C86 Show - Indie Pop

The Hit Parade with Julian Henry

February 13, 2019

The Hit Parade special with Julian Henry talking about life in music, the creative process, starting a record label & much much more

The first Hit Parade's records were released in 1984. The Hit Parade's second and third singles "My Favourite Girl" and "The Sun Shines in Gerrards Cross" were played on BBC Radio 1 by DJs John Peel, David "Kid" Jensen and Janice Long but were dismissed by the music press as twee and inconsequential. The band originally consisted of three schoolfriends, Julian Henry, Raymond Watts and Matthew Moffatt. Watts moved to Berlin in 1989 to work with KMFDM, Henry developed a business in marketing and journalism, while Moffatt founded his own film lighting company. But they continue to release records, proclaiming the Latin motto "Semper Eadem" ("alvvays the same").

The Hit Parade record for JSH UK record label producing 7" vinyl singles in limited editions. The first Hit Parade single 'Forever' was released in 1984 with a mock-vorticist manifesto. A year later The Hit Parade signed to Stiff Records but the label went out of business before anything (other than a track on a compilation album) was released. The first pressing of the band's 'See You in Havana' single JSH5 with Stiff Records logo is collectible. The first Hit Parade LP "With Love From The Hit Parade" was released on their own label in 1988 to unfavourable reviews: 'mire of cheesy mundane tunes' 'oblivious to musical developments of the last 24 years' (Q Magazine) 'twee like you wouldn't believe' (MM), apart from NME which declared the Hit Parade to be the 'perfect pop machine'.

But the band's diy approach was lauded by fanzines (Caff, Are You Scared To Get Happy, Especially Yellow) and the album sleeve was self-taken 'selfie album cover'. The album has been re-issued and is now regarded as 80s indie classic.[2][3]Following its release Henry was approached by Cherry Red Records and arranged[4] nine songs on the first Would-be-goods album. In the 1990s, The Hit Parade signed to Sarah Records label and recorded "In Gunnersbury Park" b/w "Harvey".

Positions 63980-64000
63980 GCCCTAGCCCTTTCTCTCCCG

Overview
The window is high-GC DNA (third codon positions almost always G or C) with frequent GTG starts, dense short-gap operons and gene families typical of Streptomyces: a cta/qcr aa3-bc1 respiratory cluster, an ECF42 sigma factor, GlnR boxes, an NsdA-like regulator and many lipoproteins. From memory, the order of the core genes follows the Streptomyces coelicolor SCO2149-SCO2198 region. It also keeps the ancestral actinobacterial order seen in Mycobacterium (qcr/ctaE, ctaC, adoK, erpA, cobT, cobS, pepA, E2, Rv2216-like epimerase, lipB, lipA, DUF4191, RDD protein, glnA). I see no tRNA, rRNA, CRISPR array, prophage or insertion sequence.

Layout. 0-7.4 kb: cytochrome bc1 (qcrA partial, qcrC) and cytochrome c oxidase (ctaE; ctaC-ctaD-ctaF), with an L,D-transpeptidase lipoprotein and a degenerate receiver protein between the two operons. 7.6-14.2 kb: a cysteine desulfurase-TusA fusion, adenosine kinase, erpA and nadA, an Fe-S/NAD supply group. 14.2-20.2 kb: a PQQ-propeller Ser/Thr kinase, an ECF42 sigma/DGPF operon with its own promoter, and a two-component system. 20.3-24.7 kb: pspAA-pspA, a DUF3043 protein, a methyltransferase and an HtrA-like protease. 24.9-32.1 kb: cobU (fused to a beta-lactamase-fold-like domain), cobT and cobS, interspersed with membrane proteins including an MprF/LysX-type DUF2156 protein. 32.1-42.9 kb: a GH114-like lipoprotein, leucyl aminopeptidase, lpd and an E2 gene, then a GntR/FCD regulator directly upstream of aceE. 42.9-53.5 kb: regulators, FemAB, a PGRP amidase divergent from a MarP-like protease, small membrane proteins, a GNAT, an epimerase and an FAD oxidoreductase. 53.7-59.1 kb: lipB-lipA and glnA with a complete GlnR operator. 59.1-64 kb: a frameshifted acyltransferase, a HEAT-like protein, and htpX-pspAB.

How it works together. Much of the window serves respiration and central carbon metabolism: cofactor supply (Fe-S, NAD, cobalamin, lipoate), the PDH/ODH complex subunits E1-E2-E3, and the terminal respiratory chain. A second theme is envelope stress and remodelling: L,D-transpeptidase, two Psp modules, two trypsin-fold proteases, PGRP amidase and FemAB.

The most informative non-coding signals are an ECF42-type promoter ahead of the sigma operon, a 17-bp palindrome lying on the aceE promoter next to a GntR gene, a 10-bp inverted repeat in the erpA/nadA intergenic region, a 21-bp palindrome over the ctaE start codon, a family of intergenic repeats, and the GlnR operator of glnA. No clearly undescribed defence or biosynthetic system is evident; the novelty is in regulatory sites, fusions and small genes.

After live shows in Tokyo shopping malls in the 90s the Hit Parade were linked to the Shibuya-kei movement alongside groups The Pastels, Orange Juice and Flipper's Guitar in Japan. The Hit Parade signed to Vinyl Japan and later Polystar Records, had a minor hit with "Hello Hannah Hello". They toured Japan several times, played at the opening of the Virgin Megastore Shinjuku, Tokyo, appearing on MTV Japan and other music TV shows, and signed to Minty Fresh Records, Chicago, in the United States releasing their first US single, "Hello Hannah Hello".

The Hit Parade produced their fifth album with St Etienne producer Ian Catt in 2006 The Return of the Hit Parade, and 9th single "My Stupid Band", the story of a failed pop group doomed to a life of obscurity. It was published with a Manifesto that called for Food Lovers Fairs to be banned and for JG Ballard to be knighted. In 2007 the Hit Parade single "You Didn't Love Me Then", appeared on Sanctuary Records C86 double album Cd86: The Birth of Indie Pop.

The 10th Hit Parade 7" single was a tribute to Le Corbusier's 'Unite D'Habitation', featuring Manchester singer Cath Carroll. "I Like Bubblegum" b/w "Zennor Mermaid" raised funds for the Porthmeor Studio in St Ives Cornwall restoration fund and was voted one of the best singles of 2010 by Drowned in Sound. Julian Henry was interviewed in The Guardian in 2011.

In 2014 the Hit Parade released "Cornish Pop Songs", songs set in South West England, described by Cornishman art critic Lee Trewhela as 'the best album made about Cornwall this century" and "a glorious collection of melodic, memorable guitar-based tunes". The album was re-issued on vinyl in 2016.

Henry and Watts have been recording new Hit Parade material for 2019 release ; their 13th single "Happy World", released in 2018 to mark Record Store Day was described by the Arts Desk as "the very definition of twee Eighties style indie".


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